Can you be fired for wearing an orange t-shirt? Turns out you can in Florida.
In a recent and on-going case in the United States, 14 employees at a Florida law firm were fired en masse for wearing orange t-shirts. The background to this story is that these employees began wearing orange shirts on pay-day Fridays, after which they would all go out for a drink together. While there was no dress code prohibiting the wearing of orange t-shirts, the employer thought that the employees were staging some kind of workplace protest, and fired them for that reason.
This somewhat bizarre case raises an important point about the rights of employers to fire employees and on what basis.
In Florida, state law allows for an employer to fire an employee “at will,” which means that there can be any reason or no reason at all, so long as it is legal, and the employer is not responsible for providing notice, pay in lieu of notice, or severance pay.
In this case, the employer was wrong about the reason the employees were wearing orange t-shirts, and by relying on the notion that they were protesting, the employer actually brought the mass termination into the realm of U.S. labour law, which protects unionized and non-unionized employees alike from being fired for what’s called “protected, concerted activity.”
In Canada, the law is the same in some respects, but different in others.
Non-unionized employees in Ontario may be terminated for cause or without cause. Unlike the law in Florida, if an Ontario worker is fired without cause, the employer must provide at a minimum notice or pay in lieu of notice and severance in accordance with the Employment Standards Act. In addition, beyond the obligations set out under the Act, an employer will also be required to provide an employee with reasonable notice under the common law.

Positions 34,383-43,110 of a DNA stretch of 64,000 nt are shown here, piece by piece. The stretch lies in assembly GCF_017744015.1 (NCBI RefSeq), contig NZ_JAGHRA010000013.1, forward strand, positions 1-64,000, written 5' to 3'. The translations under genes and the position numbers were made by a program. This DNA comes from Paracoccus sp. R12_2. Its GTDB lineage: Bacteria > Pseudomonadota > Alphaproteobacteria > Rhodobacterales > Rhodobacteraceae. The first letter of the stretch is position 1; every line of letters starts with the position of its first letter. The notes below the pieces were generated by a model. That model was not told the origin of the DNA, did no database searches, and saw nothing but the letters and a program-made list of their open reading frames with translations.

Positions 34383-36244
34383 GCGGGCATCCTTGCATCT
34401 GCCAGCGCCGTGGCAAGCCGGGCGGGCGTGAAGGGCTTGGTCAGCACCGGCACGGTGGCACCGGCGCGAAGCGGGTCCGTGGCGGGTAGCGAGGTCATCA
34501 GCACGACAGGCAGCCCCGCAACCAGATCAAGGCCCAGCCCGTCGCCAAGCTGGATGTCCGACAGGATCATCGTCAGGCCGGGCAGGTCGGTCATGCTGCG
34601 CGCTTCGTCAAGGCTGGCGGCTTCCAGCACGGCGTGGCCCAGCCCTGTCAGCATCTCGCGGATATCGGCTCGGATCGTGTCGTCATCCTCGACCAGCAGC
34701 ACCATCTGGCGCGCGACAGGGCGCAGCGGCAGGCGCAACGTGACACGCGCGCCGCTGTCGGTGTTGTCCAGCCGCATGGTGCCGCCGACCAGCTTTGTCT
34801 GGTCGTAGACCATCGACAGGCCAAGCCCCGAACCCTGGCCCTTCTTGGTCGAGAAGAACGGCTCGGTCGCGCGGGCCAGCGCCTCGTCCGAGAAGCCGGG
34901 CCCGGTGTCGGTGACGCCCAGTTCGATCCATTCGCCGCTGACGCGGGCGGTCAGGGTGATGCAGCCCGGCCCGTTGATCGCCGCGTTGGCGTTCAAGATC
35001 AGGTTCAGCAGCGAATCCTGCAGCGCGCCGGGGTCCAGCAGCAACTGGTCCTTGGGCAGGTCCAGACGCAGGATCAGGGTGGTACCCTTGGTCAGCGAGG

Non-unionized employees who work in the federal sector, such as banking, are governed by the Canada Labour Code, and non-management employees who are unjustly dismissed can make a complaint of unjust dismissal seeking damages or even reinstatement as a remedy.
Unlike the United States, non-unionized workers in Ontario do not benefit from any protection under the notion of “protected, concerted activity.” Only unionized workers have a similar type of protection under the Ontario Labour Relations Act.
Finally, like Florida’s “at will” approach, a termination can be for cause or without cause so long as it is legal. Terminating someone for a reason relating to a discriminatory and protected ground as set out in the Ontario Human Rights Code and the Canadian Human Rights Act alike, may render a termination illegal.